Language learning is a process. This post is the one where I tell all about the 5 things that still give me major trouble in French.
French language learners usually learn to say only in French with the word seulement. But that’s not the only way. Let me teach you the other way in today’s Quick French Lesson.
Learning a language is hard. What do you do when you aren’t sure about a clear path forward? Private lessons can be expensive and books can be ineffective and boring. How can a language learner boost their foreign language skills? Here’s why you should consider learning French with Lingoda.
When you’re in France and need to converse face-to-face with French people, all your classroom learning gets very real. Here’s how to use context when speaking French.
A question people ask me quite often about speaking French is, “Do you translate French into English in your head before speaking?”
But the real marker of progress is when native French speakers stop complimenting you on your French. That’s when you know you’ve majorly improved. Yes, really. Why is this the case?
When you have an accent in your second language, which most of us do if we started learning it as an adult, people sometimes react to you differently. Sometimes it’s good and sometimes it’s not. Here’s my list of 19 things that are true when you have a foreign accent.
Today I have a special post for you! A link up, to be more specific. Phoebe of Lou Messugo has given me the reins for the August All About France link up and I’m hosting for her while she’s on vacation.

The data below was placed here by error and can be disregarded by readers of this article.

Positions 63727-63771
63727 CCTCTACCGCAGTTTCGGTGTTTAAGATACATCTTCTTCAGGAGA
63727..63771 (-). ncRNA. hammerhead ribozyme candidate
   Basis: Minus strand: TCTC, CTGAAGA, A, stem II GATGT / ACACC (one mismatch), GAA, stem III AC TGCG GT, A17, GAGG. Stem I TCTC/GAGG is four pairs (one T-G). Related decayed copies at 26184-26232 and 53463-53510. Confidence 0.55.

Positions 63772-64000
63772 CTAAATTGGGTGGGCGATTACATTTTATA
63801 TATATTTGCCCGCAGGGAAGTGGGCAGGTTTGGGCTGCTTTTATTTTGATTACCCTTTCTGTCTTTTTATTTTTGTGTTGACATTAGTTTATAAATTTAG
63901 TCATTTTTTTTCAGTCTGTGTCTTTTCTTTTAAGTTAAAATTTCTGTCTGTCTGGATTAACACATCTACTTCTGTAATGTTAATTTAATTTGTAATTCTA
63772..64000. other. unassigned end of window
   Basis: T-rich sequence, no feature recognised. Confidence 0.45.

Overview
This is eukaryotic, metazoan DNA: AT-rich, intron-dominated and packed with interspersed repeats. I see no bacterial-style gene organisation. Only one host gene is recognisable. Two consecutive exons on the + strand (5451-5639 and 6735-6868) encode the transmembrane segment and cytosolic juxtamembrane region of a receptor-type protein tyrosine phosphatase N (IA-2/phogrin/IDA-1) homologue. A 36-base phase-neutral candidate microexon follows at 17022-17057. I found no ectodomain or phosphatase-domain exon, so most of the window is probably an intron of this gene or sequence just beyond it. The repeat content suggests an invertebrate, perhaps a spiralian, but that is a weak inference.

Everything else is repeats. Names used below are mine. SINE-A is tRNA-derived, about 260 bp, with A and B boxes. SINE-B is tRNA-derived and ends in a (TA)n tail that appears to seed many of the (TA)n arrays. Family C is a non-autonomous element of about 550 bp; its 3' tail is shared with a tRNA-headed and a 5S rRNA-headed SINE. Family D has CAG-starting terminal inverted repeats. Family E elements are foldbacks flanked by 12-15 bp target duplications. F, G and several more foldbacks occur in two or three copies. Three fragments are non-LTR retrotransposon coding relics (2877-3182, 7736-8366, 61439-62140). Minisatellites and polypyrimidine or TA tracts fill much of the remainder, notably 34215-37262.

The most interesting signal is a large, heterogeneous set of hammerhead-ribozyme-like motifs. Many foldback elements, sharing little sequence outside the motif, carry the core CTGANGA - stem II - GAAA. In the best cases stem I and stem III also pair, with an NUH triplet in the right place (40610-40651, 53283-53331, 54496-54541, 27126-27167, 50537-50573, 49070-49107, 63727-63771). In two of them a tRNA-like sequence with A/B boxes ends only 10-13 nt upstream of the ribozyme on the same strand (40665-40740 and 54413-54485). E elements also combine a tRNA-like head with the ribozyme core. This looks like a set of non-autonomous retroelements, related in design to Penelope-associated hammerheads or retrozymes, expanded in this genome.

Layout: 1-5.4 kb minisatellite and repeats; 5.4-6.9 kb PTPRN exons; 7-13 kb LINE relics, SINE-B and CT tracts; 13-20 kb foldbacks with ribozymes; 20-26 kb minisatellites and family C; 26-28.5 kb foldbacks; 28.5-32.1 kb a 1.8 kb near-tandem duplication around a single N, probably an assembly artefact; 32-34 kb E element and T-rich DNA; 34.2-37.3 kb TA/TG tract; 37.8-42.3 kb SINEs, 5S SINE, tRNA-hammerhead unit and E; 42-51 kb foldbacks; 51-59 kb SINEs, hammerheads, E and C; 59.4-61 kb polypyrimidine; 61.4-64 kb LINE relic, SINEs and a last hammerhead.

Even if you consider yourself fluent in French or pretty close to it, certain situations will still send shivers down your spine (or maybe it’s just me). Situations like what, you ask? Here’s when the French language makes you want to run and hide.
Learning another language to the point of being self-sufficient in a country where that language is spoken can be one of the most rewarding — yet frustrating — challenges of life abroad. Here are some frustrations of living in another language.
Next time you’re having a conversation with someone in French and one of these words below comes up, use the shortened form. Here are French words you can shorten.
As a foreigner learning French, I’ve picked a few of these little things along the way and am sharing these tips to make your French sound more natural.
When learning a new language, it can be difficult to find language partners with whom to practice — especially if you don’t live in a country where that language is spoken. So if you need a language speaking partner in English/French, read on.
I had a really, really hard time understanding spoken, spontaneous French outside the classroom. For anyone learning French, I’m here to tell you to forget all the grammar and writing exercises and listen up to what I have to say below. Comprehension needs to be your focus if you plan on spending any time in a French-speaking country.
If you’re anything like me, after living in a country where English isn’t the native language, you’ll start to a notice a phenomenon that I like to call “WTF is going on!?” You’ll notice yourself searching for words that were once at the tip of your tongue, second-guessing your spelling and experiencing somewhat frequent brain farts.
After living in France for over four years now, I’ve learned that your accent is only an obstacle if you allow it to become one. Most of the time having an accent in French is a good thing!
Learning a language can be frustrating, so how do you get native speakers to correct your mistakes? I’m sharing my thoughts.
Hello! I have a new video for you today! Read on for my tips on how to say the French…
Hi guys! One thing I learned from my reader survey is that almost 50 percent of respondents have only been…
Let’s talk pronunciation today. Here’s a quick French pronunciation lesson for words that begin with the letter “c”. The vowel sounds make all the difference!